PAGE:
Edit: I have read the authors feedback. The authors propose a framework to compute high order derivative of function specified by a computation DAG. Their approach rely on two crucial insights: - This requires to be able to differentiate matrix expressions - Common matrix calculus language is not accurate enough to express this. The authors propose to use Ricci calculus, which was famously applied to general relativity and differential geometry. They describe an automatic differentiation framework based on this tool as well as simple differentiation rules. They illustrate the presented concepts based on simple examples and present numerical results suggesting that the proposed framework significantly outperforms existing architectures for automatic differentiation when applied to vector expressions (here a gradient to obtain a Hessian). Main comments: This paper was really convincing and pleasant to read. The context, concepts and problems are explained in a clear way. The proposed approach is illustrated through pedagogic examples. The numerical results speak for themselves. I clearly see the potential of the proposed framework to broaden and enhance accessibility to learning techniques through efficient and flexible computational tools. I think that this constitutes a very relevant contribution. On the other hand my knowledge about automatic differentiation is close to negligible so I cannot really question the novelty of the approach beyond the convincing arguments given in the paper. I am a bit surprised not to see referecences recently published in the litterature context paragraph. See details bellow. Furthermore, I am not competent to judge about potential loopholes in the numerical experiments, beyond, again, the fact that they are presented in a very convincing way. Minor questions: - The authors limit themselves to binary operators. What is the impact of this and how does it limit the approach. - Could the author explain why they only focus on backward differentiation? - The experiments do not account for the complexity of constructing the expression graph. Could the authors give a sense about how high the corresponding computational cost is and how it compares to concurent approaches? Biblio: A. Griewank and U. Naumann, Accumulating Jacobians as chained sparse matrix products, Mathematical Programming, 95 (2003), pp. 555– 571. R. M. Gower and M. P. Mello, A new framework for the computation of Hessians, Optimization Methods and Software, 27 (2012), pp. 251–273. Gower, R. M., & Gower, A. L. (2016). Higher-order reverse automatic differentiation with emphasis on the third-order. Mathematical Programming, 155(1-2), 81-103. Walther, A. (2008). Computing sparse Hessians with automatic differentiation. ACM Transactions on Mathematical Software (TOMS), 34(1), 3.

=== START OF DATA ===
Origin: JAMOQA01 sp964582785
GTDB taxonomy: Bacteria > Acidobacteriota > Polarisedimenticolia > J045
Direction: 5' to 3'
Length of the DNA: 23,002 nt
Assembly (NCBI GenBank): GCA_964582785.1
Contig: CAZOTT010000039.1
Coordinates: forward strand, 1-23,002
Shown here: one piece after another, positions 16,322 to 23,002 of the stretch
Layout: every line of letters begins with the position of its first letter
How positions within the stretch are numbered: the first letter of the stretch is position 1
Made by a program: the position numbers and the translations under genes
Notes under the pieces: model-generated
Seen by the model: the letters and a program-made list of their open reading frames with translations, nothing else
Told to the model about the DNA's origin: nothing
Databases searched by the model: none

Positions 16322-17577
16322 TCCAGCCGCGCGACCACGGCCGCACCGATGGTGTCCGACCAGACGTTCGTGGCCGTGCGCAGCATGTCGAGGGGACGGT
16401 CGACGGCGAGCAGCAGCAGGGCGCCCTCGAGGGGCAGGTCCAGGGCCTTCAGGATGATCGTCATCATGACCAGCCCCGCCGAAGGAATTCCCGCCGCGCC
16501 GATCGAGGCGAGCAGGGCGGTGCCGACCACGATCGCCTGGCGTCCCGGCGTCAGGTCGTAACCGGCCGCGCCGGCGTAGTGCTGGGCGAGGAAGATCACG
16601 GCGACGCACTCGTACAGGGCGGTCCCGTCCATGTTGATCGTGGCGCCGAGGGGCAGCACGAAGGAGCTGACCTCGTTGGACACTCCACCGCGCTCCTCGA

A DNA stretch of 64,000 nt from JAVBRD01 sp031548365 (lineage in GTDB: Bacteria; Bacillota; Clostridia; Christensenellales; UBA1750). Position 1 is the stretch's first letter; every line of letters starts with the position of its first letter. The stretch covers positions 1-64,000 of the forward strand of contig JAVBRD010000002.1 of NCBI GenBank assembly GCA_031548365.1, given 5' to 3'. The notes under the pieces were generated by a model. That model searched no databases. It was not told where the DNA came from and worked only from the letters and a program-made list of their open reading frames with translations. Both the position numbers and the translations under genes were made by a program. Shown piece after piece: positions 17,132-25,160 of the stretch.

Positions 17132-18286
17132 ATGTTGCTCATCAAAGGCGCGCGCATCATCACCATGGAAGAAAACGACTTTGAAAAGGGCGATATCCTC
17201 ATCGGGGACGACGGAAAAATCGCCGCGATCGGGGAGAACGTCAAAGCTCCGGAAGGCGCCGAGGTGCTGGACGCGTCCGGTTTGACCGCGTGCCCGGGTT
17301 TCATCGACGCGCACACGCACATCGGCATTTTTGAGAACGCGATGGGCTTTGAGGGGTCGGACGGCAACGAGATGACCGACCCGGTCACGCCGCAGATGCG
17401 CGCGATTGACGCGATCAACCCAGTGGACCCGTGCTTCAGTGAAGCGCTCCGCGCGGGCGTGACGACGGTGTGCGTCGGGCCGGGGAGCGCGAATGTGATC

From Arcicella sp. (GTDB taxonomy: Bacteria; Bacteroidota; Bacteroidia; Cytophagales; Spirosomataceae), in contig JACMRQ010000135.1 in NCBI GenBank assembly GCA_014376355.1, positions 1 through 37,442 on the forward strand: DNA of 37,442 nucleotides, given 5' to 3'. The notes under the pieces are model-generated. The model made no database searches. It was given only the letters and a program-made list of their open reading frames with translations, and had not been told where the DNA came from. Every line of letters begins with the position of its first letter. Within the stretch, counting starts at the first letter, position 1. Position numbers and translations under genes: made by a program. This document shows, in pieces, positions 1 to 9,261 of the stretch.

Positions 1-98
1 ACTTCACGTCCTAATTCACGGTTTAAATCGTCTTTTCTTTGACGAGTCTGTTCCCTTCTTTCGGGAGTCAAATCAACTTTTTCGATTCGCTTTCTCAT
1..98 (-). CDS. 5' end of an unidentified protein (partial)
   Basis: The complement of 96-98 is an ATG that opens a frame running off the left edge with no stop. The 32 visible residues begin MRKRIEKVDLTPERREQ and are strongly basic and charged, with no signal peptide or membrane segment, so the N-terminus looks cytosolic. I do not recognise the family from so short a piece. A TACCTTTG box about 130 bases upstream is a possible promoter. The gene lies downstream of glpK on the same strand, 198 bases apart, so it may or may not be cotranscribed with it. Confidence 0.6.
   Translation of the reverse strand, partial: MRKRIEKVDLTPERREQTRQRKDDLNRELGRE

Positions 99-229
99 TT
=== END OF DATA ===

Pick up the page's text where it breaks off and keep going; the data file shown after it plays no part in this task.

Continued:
The paper presents an algorithm for computing higher order derivatives of multiple outputs, by translating matrix expressions into Ricci calculus, to generalize modern frameworks for automatic differentiation from first order derivatives of scalar outputs to higher order derivatives of multiple outputs. Overall comments ---------------- I really enjoyed the core idea of this paper; a generalized form of autograd has immense potential to increase accessibility to many higher order optimization methods by removing the implementation barrier, a benefit that many gradient-based optimization procedures enjoy today. The introduction to Ricci calculus was also easy to read, and the tensor calculus algorithm is easy to understand. However, I have a number of concerns on the submitted paper, largely regarding the experiments presented in the paper. 1) The paper describes a forward mode, but does not present any sort of evaluation thereof. Jacobians and higher order derivatives are mentioned in the introduction but the experiments focus solely on Hessian computation. The proposed method claims to be able compute derivatives of non-scalar valued functions, but the experiments only demonstrate the approach on scalar-valued functions. The paper would be much stronger if the empirical results matched the described abilities. 2) The main paper claims even better speed up on the GPU. Why do the authors instead present the supposedly worse CPU results up front? 3) I could not find many details regarding the experimental setup, e.g. where the data for the problem came from, whether they are real or synthetic, how the problems are generated if synthetic, etc. 4) There is some strange behavior in Figure 2 of the supplemental material. The authors write that the worse performance of Tensorflow and PyTorch is due to unavoidable data transfer from the main memory and the GPU. However, for some reason PyTorch doesn't suffer from this (but tensorflow does) in only the left-most plot. Why is this the case? Also, within these two frameworks, it should be possible to transfer all data to the GPU before timing the functions, and it is definitely possible to directly allocating all future tensors on the GPU, without needing intermediate data transfers. If the authors believe this is not possible, please elaborate why. 5) The authors point out that one of the drawbacks of existing tools is the creation of enormous computational graphs when computing Hessians. However, the authors explicitly do not report the time for constructing the expression graphs on line 287. For better empirical motivation, the paper should presents timing results that quantify and back up this statement. The results should also compare to the baseline approach of computing the terms based on a formula derived by hand to demonstrate how much (or little) overhead the proposed algorithm has. Overall, while I enjoyed the exposition on Ricci calculus and automatic differentiation, it is perhaps too verbose, since the paper leaves very little room for experimental justification. This results in a paper that, while well motivated, is experimentally weak. While the few experiments presented do show promise, I cannot recommend acceptance solely based on this, as a much more compelling case can likely be given. Hopefully the authors can shed some light in the rebuttal, as the work here seems to be an important next step in autodifferentiation tools for the machine learning community. Minor comments -------------- a) Can you elaborate more on the translation to and from Ricci calculus? To actually compute the terms, are expressions translated back into matrix algebra before being evaluated, or are you evaluating the Ricci calculus expressions directly? When you evaluate the Ricci expressions, how do you decide an order of evaluation? For tensor expressions, such choices can greatly effect the actual computational cost of evaluating the expression. b) Consider include benchmarking results on computing Hessian-vector products, which is also a common use-case when the explicit Hessian cannot be formed or directly decomposed (e.g. due to memory or computational constraints). c) In the web demo, it would be nice to include more objectives of the mentioned 'classical' machine learning problems (listed in lines 276-277) as examples, as well as examples which compute Hessians as opposed to gradients, and examples which compute non-scalar outputs. It also appears that there is no max operator. Quality ------- Overall the experiments section is much poorer in quality, as described in this review. Clarity ------- I found the majority of the main paper to be clear and well-written, with one major exception: the experiments section. Specifically, the `Results' paragraph is extremely poorly written, with most of the sentences not being well-formed. One other major point of clarity is that there is a mismatch between the statements in the conclusion and the experiments. The conclusion claims that the approach achieves state of the art performance for first order derivatives, while the experiments merely claim that 'basically, all frameworks are equally fast'. The plots in the Appendix do not back up the conclusion. minor suggestions for main paper: -On line 115, it may not be clear to readers what it means to 'transform contravariantly' or 'transform covariantly' -The last sentence in line 273-274 does not make sense. -While 'probably' and 'basically' are not necessarily bad to use in general, their usage in the experimental section is not great -Figure 3 needs to say how large n is, which I could only found in the Appendix. -The sentence ending on line 232 is missing a period. -On line 322, 'in case of' should be 'in the case of' minor suggestions for appendix: -Section 4 of the experiments refer to 'badges' of experiments, this should probably be 'batches' -There is a space missing in the description of the second set of experiments -Tables 5,6, the meaning of, e.g., 'k in 1000', is not clear. -In Figure 1, for logistic regression, it is very difficult to see the line for theano. Originality ----------- The the originality of the work is to show that a combination of two well-known ideas, Ricci calculus and automatic differentiation, can result in faster, smaller computational graphs that can compute higher order derivatives. Significance ------------ The core idea here has much potential for the machine learning community at large, but the experiments seem more like preliminary results and could be much stronger. Post-rebuttal update =============================== While the rebuttal does clear up certain questions, the paper still needs work on its empirical motivation. Though I believe this work has great potential, my assessment of the paper remains the same for the following primary reason: Any notion of including additional experiments (which is also brought up by another reviewer) to better motivate the work is completely absent in the rebuttal. While the authors argue that their synthetic experiments on three toy problems are enough, they are quite far removed from realistic problems where autodifferentiation with higher order methods would actually be useful. If the authors are going to evaluate on problems that are trivial to solve with typical second order approaches, they need to compare with the typical baseline approach and not just an auto-diff strawman that most people wouldn't use to solve the problem. In further revisions, I would suggest that the authors seriously consider the following: 1) Formally present the cost of creating the computational graph. While it may seem insignificant to you, the reality is that many second order methods are derived and implemented directly, and not with auto-diff, and so this is the overhead that matters to many people. 2) Include the exact experimental setup for generating the benchmarks. Running time *can* in fact depend on whether the data is synethetic or not; oftentimes real data is sparse or structured, which is often exploited when people implement second order methods. The auto-diff runtime may not be so great if it doesn't exploit various cost-saving structural shortcuts that are common to use in practice. 3) Alternatively, instead of comparing to problems which are trivial to solve without auto-diff, evaluate in a setting where people actually use second order auto-differentiation (e.g. double backprop).